In her 1891 memoirs, a much older Virginia recounted the events: "Grandma Keyes improved in health and spirits every day until we came to the Big Blue River, which was so swollen that we could not cross, but had to lie by and make rafts on which to take the wagons over. As soon as we stopped traveing, grandma began to fail, and on the 29th day of May she died. It seemed hard to bury her in the wilderness, and travel on, and we were afraid that the Indians would destroy her grave, but her death here, before our troubles began, was providential, and nowhere on the whole road could we have found so beautiful a resting place. By this time many emigrants had joined our company, and all turned out to assist at the funeral. A coffin was hewn out of a cottonwood tree, and John Denton, a young man from Springfield, found a large grey stone on which he carved with deep letters the name "Sarah Keyes; born in Virginia" giving age and date of birth. She was buried under the shade of an oak, the slab being placed at the foot of the grave, on which were planted wild flowers growing in the sod. A minister in our party, the Rev. J. A. Cornwall, tried to give words of comfort as we stood about this lonely grave. Strange to say, that grave has never been disturbed."
From Katherine Wakeman Cooper's article "Patty Reed" in Overland Monthly, January-June 1917: "Patty Reed says it was the greatest grief to her to have her grandmother resting alone in that wilderness, and that night she prayed most earnestly: 'Dear God, watch over and protect dear Grandmother, and don't let the Indians dig her up.'"
Virginia was right about the assistance of the other emigrants. Bryant noted in his diary of May 29: "Last night Mrs. Sarah Keyes, a lady aged 70, a member of the family of Mr. J.H. Reed of Illinois, and his mother-in-law, died. Mr. Reed, with his family, is emigrating to California. ... The event, although it had been anticipated several days, cast a shade of gloom over our whole encampment. The construction of the ferry-boat and all recreations were suspended, ... At 2 o'clock, P.M., a funeral procession was formed, in which nearly every man, woman, and child of the company united, and the corpse of the deceased lady was conveyed to its last resting place, in this desolate but beautiful wilderness."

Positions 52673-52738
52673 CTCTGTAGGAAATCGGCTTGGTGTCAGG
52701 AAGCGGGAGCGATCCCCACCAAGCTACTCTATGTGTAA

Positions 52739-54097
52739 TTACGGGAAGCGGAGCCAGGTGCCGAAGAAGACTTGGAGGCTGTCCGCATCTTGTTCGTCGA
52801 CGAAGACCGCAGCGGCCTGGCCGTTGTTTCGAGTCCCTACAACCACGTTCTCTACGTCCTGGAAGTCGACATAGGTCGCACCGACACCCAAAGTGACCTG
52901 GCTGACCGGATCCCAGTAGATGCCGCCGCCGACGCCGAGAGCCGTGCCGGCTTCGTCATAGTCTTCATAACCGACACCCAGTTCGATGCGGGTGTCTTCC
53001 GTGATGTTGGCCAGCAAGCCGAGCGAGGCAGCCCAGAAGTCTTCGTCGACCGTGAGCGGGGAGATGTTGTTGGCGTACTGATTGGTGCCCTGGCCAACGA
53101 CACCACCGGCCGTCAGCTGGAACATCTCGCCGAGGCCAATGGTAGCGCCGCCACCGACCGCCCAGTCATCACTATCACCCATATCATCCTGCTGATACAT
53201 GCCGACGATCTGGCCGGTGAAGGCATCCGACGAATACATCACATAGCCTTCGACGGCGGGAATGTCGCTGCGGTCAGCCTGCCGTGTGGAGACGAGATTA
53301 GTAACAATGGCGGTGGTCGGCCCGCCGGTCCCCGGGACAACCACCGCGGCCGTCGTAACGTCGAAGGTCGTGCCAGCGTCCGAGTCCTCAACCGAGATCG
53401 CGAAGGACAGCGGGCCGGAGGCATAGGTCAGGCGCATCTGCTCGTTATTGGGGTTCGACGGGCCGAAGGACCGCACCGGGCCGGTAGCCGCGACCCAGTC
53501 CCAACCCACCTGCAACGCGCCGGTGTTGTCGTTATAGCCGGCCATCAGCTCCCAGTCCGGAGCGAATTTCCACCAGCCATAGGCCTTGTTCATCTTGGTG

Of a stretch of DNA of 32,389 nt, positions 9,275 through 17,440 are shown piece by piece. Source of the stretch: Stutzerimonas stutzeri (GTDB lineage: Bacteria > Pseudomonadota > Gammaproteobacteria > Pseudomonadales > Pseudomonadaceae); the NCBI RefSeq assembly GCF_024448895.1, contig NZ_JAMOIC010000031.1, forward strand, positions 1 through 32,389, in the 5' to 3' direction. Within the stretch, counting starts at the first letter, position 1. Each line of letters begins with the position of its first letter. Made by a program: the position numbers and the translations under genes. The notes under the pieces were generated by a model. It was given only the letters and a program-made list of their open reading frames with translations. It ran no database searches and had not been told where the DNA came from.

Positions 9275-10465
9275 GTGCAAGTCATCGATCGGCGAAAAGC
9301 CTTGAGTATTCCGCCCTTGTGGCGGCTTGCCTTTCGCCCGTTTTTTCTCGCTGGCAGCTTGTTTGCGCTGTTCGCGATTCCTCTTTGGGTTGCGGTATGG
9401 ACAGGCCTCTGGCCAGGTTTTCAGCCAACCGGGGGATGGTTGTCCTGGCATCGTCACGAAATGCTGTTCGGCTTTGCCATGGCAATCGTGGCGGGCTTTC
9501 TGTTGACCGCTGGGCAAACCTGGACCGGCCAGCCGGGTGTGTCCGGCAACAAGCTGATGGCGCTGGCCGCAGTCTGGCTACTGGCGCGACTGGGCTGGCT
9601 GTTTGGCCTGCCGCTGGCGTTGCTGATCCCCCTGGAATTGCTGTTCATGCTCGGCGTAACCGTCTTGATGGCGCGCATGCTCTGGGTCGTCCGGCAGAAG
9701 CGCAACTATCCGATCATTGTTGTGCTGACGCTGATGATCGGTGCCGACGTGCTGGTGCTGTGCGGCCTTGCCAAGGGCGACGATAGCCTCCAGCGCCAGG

McKinstry also recorded the event: "Mrs Keyse the mother of the wife of Mr Reed of Illinois died of consumption aged 70 had been sick for a long time .... The funeral took place this evening at 2 O'clock which was attended by every member of our Company"
Virginia was also right about the grave not being disturbed. Diary entries of many later travelers remarked on the grave. According to Hill, the grave is near the old parking lot entrance to Alcove Spring, but is unmarked today.
On June 2, ex-Governor Boggs wrote a letter to the St. Louis Weekly American, which was carried back by a Shawnee Indian. The newspaper reported that: "Two deaths had taken place among the California emigrants - one a small child, the child of Judge Morin, and the other a Mrs. Keys, from Springfield, Ill., quite an aged lady and, had been laboring under consumption."
McKinstry reported the progress: "have been at work at the boats as the river falls slowly and th banks muddy the boats are launched and are now being annexed and will try to cross the first division to day about a half mile from Camp up the spring branch on the right hand fork is a beautiful spring and a fall of water of 12 feet Mr Bryant of our party has named it the "Alcove Spring" ... I this day cut the name of the spring in the rock on Table at the top of the falls." [According to Hill, McKinstry's carving remains but has been severely damaged.]
Miller's terse notations resume: "thirty first day wee Crossed over the Big Blue and Camped"
Bryant records: "The business of ferrying was resumed at an early hour, and continued with vigor until nine o'clock at night, when all the wagons, oxen, and horses were safely landed on the western bank of the river, ...."